I just got back from visiting a friend in the hospital. She had surgery yesterday to remove most of her insides in a life-threatening operation lightly called “the Whipple procedure.” Several months ago, her doctors found ominous spots on her pancreas by accident while she was still in treatment for the aftermath of a burst appendix. She’s one lucky, tough woman.
Unlike me, my friend has a family history of nasty cancers. Even so, it was still a very difficult decision for her to have the surgery, because the lesions were pre-cancerous. But pancreatic cancer is nothing to fool with. So once she decided to have the surgery, she did something that was one of the most courageous and wonderful things I can imagine – she put off the surgery for several months so that she could do all the things she wanted to do one last time, and say all (or almost all) the things she needed to say, in the very likely event that she didn’t make it through the surgery. There is no way I could have done that. It was a very tough decision for her partner to accept, which added another element of stress.
She knew that after the surgery her life would be severely altered. She’d possibly be a diabetic. As for her stomach, she had the equivalent of bariatric surgery and would now be able to eat only small portions. She probably couldn’t drink her home-brewed beer. Oh well. These things are small price to pay in exchange for life.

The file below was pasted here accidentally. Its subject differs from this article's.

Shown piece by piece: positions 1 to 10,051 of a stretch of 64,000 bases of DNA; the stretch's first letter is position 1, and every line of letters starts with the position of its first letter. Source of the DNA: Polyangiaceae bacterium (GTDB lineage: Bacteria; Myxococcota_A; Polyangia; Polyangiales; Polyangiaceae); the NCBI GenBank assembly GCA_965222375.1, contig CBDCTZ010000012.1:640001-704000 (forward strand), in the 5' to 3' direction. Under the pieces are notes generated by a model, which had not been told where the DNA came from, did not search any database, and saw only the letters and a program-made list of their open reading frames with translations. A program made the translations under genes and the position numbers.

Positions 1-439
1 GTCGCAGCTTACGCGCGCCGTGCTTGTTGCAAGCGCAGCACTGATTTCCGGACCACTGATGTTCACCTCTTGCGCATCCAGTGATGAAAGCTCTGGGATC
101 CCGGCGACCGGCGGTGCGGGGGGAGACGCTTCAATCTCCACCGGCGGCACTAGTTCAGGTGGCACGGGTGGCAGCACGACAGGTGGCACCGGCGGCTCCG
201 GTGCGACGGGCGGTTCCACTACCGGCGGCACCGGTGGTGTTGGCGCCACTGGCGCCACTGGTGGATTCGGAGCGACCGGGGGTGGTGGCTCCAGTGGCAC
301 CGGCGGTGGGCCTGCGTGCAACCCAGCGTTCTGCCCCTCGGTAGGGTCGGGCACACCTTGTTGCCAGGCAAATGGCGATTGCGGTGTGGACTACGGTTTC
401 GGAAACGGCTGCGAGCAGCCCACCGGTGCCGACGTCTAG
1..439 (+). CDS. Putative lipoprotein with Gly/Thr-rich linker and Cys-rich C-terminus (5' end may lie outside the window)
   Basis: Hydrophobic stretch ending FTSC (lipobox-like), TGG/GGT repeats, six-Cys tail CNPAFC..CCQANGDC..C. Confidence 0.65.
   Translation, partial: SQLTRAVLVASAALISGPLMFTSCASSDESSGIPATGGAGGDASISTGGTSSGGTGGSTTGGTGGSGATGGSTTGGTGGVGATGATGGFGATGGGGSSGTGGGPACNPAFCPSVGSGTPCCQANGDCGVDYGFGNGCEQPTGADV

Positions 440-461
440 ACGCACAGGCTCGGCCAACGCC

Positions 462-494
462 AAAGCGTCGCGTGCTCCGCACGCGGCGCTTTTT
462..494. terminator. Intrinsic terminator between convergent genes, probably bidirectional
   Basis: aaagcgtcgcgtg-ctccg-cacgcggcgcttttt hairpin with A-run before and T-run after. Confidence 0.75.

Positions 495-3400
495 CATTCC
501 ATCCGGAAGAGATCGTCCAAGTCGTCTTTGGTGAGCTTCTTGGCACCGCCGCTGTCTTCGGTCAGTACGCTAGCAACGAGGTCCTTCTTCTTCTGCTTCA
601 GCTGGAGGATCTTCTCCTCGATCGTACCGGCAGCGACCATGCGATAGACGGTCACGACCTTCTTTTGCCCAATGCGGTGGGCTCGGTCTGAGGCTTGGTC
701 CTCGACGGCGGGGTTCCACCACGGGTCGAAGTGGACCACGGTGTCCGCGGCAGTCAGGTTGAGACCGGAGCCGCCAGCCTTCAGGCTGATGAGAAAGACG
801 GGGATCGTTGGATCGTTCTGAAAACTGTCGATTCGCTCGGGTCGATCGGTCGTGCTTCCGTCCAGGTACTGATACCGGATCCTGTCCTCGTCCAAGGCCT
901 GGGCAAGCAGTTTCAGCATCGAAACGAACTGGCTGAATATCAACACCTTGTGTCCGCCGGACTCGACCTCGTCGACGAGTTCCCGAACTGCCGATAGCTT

The Whipple procedure, or pancreaticoduodenectomy, (say that 5 times fast!) was first performed in the early 1900’s. It’s named after Iranian-born Allen Whipple, who improved and refined the procedure in 1935. It is performed today in almost the same way since then. Here’s why it’s so nasty. First, the surgeon has to take out a lot of stuff – part of the stomach, the entire gall bladder and bile duct, part or all of the pancreas, a good section of small intestine, and surrounding lymph nodes. Then he/she has to put it all back together again in such a way that food can actually be digested. This is not your typical childhood game of “Operation”!
The good news is that the surgery went well, even better than expected. The doctor thinks that she will very likely NOT become diabetic, and all the margins around the lesions were clean. I’m sure my friend does not and will not remember much about yesterday and the week ahead. She was pretty much in a drug induced fog because of the pain, but she will be up and around very soon, maybe even having a small sip of her home brew, which she no doubt will enjoy much more than the ice chips she was sucking on today. I left her and her partner both on the verge of sleep after a very long night. Matzah ball soup to follow.
So take from her these lessons:
Live your life.
Have no regrets.